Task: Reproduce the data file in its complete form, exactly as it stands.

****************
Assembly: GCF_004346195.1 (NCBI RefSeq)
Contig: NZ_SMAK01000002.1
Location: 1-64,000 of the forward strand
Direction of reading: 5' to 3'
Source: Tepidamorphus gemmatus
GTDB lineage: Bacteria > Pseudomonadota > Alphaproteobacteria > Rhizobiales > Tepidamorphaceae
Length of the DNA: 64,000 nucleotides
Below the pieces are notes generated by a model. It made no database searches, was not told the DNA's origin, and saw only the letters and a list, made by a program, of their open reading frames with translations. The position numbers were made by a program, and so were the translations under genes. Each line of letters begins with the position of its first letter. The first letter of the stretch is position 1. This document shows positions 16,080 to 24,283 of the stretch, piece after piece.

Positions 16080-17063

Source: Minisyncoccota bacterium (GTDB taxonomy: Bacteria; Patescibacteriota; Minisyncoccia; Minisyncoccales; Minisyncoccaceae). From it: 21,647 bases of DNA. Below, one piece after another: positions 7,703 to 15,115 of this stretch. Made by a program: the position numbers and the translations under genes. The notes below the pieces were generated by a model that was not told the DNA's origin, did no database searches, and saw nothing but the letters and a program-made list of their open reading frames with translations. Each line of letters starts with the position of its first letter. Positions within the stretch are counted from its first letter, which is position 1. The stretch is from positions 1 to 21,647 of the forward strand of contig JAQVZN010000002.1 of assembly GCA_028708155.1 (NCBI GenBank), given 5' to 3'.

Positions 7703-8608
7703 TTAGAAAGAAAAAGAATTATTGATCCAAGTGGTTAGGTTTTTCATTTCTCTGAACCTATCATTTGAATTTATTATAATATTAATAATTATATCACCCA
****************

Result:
Assembly: GCF_004346195.1 (NCBI RefSeq)
Contig: NZ_SMAK01000002.1
Location: 1-64,000 of the forward strand
Direction of reading: 5' to 3'
Source: Tepidamorphus gemmatus
GTDB lineage: Bacteria > Pseudomonadota > Alphaproteobacteria > Rhizobiales > Tepidamorphaceae
Length of the DNA: 64,000 nucleotides
Below the pieces are notes generated by a model. It made no database searches, was not told the DNA's origin, and saw only the letters and a list, made by a program, of their open reading frames with translations. The position numbers were made by a program, and so were the translations under genes. Each line of letters begins with the position of its first letter. The first letter of the stretch is position 1. This document shows positions 16,080 to 24,283 of the stretch, piece after piece.

Positions 16080-17063

Source: Minisyncoccota bacterium (GTDB taxonomy: Bacteria; Patescibacteriota; Minisyncoccia; Minisyncoccales; Minisyncoccaceae). From it: 21,647 bases of DNA. Below, one piece after another: positions 7,703 to 15,115 of this stretch. Made by a program: the position numbers and the translations under genes. The notes below the pieces were generated by a model that was not told the DNA's origin, did no database searches, and saw nothing but the letters and a program-made list of their open reading frames with translations. Each line of letters starts with the position of its first letter. Positions within the stretch are counted from its first letter, which is position 1. The stretch is from positions 1 to 21,647 of the forward strand of contig JAQVZN010000002.1 of assembly GCA_028708155.1 (NCBI GenBank), given 5' to 3'.

Positions 7703-8608
7703 TTAGAAAGAAAAAGAATTATTGATCCAAGTGGTTAGGTTTTTCATTTCTCTGAACCTATCATTTGAATTTATTATAATATTAATAATTATATCACCCA